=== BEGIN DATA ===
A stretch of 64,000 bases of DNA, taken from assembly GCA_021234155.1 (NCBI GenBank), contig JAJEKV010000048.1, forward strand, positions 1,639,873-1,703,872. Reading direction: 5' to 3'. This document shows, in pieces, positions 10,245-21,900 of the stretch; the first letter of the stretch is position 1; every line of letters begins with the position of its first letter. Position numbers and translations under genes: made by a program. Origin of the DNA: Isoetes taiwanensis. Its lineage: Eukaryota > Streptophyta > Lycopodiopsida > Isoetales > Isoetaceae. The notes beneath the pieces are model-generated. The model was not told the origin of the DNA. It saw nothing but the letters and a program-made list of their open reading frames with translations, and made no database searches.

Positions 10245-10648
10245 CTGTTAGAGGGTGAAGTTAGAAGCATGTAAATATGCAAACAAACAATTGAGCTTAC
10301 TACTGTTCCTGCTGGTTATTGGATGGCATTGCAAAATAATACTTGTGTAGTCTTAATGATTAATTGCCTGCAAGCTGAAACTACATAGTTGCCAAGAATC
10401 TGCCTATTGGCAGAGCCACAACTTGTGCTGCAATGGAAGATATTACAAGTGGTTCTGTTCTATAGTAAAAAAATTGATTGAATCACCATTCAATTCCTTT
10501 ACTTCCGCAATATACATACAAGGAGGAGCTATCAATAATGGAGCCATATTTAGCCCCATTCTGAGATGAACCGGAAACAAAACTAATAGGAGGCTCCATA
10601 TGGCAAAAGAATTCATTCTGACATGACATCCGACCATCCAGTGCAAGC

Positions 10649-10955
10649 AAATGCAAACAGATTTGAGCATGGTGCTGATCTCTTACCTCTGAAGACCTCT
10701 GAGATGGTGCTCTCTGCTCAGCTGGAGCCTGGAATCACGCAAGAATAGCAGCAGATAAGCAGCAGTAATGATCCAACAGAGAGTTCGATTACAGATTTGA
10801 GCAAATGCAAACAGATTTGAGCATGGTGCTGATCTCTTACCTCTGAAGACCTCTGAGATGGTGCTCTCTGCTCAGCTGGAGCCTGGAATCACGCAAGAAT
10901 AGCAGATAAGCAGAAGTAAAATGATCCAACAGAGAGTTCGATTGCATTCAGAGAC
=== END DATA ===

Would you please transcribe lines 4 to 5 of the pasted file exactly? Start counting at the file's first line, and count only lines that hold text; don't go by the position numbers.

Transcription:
10301 TACTGTTCCTGCTGGTTATTGGATGGCATTGCAAAATAATACTTGTGTAGTCTTAATGATTAATTGCCTGCAAGCTGAAACTACATAGTTGCCAAGAATC
10401 TGCCTATTGGCAGAGCCACAACTTGTGCTGCAATGGAAGATATTACAAGTGGTTCTGTTCTATAGTAAAAAAATTGATTGAATCACCATTCAATTCCTTT